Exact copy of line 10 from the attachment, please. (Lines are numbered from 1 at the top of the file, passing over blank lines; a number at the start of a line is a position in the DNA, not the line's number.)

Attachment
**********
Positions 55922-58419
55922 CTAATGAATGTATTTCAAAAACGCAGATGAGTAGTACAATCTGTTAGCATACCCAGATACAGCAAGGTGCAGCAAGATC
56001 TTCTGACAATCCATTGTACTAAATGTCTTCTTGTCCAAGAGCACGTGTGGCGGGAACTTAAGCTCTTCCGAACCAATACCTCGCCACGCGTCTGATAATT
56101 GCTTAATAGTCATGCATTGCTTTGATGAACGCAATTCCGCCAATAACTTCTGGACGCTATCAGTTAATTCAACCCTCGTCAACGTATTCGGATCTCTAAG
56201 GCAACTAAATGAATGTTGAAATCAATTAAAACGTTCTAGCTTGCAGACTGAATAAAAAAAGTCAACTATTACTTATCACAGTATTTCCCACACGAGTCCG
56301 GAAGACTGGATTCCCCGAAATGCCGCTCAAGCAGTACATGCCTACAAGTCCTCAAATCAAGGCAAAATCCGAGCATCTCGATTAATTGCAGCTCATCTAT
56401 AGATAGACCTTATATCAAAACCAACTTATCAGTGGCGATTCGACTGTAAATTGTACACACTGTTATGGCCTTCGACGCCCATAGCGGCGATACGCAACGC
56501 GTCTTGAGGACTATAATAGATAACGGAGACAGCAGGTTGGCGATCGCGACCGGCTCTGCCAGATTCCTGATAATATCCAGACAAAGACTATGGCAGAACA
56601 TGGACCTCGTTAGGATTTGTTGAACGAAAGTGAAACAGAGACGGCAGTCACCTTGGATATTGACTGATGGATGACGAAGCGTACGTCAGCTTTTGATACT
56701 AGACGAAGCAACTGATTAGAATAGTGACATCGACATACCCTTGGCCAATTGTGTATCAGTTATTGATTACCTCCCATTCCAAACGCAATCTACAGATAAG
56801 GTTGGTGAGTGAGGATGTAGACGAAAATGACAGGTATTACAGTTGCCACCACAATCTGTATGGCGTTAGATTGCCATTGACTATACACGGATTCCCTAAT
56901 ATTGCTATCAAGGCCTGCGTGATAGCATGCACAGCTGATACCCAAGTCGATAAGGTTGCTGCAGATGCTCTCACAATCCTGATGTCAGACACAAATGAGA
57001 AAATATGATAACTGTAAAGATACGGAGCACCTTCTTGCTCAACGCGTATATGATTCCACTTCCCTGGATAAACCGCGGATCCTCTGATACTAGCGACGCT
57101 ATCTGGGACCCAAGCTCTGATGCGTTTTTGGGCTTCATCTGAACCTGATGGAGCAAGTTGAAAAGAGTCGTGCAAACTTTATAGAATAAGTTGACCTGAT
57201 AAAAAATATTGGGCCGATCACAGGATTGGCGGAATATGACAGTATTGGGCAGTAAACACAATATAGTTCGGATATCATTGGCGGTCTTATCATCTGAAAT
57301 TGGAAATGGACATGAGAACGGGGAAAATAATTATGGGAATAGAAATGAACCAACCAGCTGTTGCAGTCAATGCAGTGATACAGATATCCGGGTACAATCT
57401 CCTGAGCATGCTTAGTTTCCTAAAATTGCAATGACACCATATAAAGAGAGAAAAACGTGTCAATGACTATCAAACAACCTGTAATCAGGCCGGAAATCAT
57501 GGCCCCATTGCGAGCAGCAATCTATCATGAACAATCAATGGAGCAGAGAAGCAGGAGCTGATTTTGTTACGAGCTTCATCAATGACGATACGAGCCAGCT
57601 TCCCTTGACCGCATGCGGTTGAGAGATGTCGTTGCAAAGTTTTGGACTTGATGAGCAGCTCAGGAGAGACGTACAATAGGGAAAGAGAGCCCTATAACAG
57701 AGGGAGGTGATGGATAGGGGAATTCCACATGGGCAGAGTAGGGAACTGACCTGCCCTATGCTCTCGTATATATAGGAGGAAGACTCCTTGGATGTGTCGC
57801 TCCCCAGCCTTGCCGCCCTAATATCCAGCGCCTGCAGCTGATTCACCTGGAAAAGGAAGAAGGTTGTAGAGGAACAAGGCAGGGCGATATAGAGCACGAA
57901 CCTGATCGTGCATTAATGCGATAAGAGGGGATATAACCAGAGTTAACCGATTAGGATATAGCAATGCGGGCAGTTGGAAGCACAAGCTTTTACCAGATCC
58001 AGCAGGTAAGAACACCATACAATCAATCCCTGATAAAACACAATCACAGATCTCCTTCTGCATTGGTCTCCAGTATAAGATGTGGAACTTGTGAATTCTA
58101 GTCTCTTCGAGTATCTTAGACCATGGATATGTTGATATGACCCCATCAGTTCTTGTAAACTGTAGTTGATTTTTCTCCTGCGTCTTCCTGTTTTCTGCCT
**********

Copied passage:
56701 AGACGAAGCAACTGATTAGAATAGTGACATCGACATACCCTTGGCCAATTGTGTATCAGTTATTGATTACCTCCCATTCCAAACGCAATCTACAGATAAG